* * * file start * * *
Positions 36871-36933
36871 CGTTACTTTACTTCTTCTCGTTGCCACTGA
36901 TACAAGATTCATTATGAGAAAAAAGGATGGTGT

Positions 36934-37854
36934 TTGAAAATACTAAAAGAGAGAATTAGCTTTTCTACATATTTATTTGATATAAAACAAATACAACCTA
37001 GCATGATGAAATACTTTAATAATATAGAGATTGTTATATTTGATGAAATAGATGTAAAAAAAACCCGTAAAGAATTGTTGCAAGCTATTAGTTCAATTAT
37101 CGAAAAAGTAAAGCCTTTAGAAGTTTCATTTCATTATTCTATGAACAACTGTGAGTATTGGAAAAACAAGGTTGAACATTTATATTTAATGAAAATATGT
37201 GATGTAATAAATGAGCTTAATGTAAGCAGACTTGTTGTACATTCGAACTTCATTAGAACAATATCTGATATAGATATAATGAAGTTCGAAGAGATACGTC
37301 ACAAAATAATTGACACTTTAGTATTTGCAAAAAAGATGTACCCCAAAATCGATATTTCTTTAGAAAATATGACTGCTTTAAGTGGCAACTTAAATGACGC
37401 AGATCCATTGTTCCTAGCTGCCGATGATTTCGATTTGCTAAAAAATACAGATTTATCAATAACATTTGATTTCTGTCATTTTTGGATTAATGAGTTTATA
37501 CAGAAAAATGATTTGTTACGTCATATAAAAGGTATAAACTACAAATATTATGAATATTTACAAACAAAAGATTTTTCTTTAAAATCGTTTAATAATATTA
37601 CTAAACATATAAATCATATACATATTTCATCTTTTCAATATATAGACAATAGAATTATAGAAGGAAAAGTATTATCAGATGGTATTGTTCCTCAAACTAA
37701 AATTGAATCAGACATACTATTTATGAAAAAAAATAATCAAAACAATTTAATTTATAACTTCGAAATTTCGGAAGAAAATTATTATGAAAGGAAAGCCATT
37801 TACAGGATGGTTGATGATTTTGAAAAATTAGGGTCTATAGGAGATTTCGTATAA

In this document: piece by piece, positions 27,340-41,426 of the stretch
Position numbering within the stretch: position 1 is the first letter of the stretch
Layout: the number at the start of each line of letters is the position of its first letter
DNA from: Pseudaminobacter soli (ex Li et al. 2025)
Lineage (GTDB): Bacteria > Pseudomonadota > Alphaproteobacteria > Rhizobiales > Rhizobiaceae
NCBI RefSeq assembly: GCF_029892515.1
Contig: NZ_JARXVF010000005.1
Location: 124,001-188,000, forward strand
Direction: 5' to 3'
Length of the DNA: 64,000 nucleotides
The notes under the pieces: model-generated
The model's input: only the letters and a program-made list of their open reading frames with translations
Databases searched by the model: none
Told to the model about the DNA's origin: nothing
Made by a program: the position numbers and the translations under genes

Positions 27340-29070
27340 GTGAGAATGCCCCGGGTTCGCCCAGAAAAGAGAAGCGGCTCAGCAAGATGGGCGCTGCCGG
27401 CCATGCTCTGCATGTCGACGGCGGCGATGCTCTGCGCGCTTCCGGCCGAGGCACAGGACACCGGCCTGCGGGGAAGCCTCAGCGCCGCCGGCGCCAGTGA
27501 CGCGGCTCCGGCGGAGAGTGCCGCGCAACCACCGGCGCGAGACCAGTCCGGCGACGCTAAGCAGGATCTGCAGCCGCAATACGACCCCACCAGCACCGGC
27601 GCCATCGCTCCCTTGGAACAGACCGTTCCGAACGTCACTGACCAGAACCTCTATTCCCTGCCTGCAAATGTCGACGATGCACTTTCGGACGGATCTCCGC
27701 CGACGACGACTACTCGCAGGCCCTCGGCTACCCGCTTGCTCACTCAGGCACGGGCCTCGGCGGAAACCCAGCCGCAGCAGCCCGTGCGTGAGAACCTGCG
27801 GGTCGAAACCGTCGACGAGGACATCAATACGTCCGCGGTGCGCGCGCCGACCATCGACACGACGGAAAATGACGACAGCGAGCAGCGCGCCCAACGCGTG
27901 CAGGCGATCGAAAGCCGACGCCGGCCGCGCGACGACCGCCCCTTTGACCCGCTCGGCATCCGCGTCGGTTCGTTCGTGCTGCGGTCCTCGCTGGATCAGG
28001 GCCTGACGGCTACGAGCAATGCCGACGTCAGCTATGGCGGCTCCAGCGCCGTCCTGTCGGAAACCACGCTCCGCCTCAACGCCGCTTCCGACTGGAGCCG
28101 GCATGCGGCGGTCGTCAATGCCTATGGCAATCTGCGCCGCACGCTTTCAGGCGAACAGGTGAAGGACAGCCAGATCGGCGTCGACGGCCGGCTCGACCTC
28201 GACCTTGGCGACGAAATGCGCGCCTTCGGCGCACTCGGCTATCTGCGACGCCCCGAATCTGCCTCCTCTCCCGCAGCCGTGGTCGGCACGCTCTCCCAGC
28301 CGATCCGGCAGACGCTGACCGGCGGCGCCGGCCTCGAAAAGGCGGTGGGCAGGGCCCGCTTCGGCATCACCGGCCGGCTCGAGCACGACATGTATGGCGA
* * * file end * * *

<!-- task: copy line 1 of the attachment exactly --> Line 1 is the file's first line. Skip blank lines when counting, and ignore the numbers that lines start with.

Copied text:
Positions 36871-36933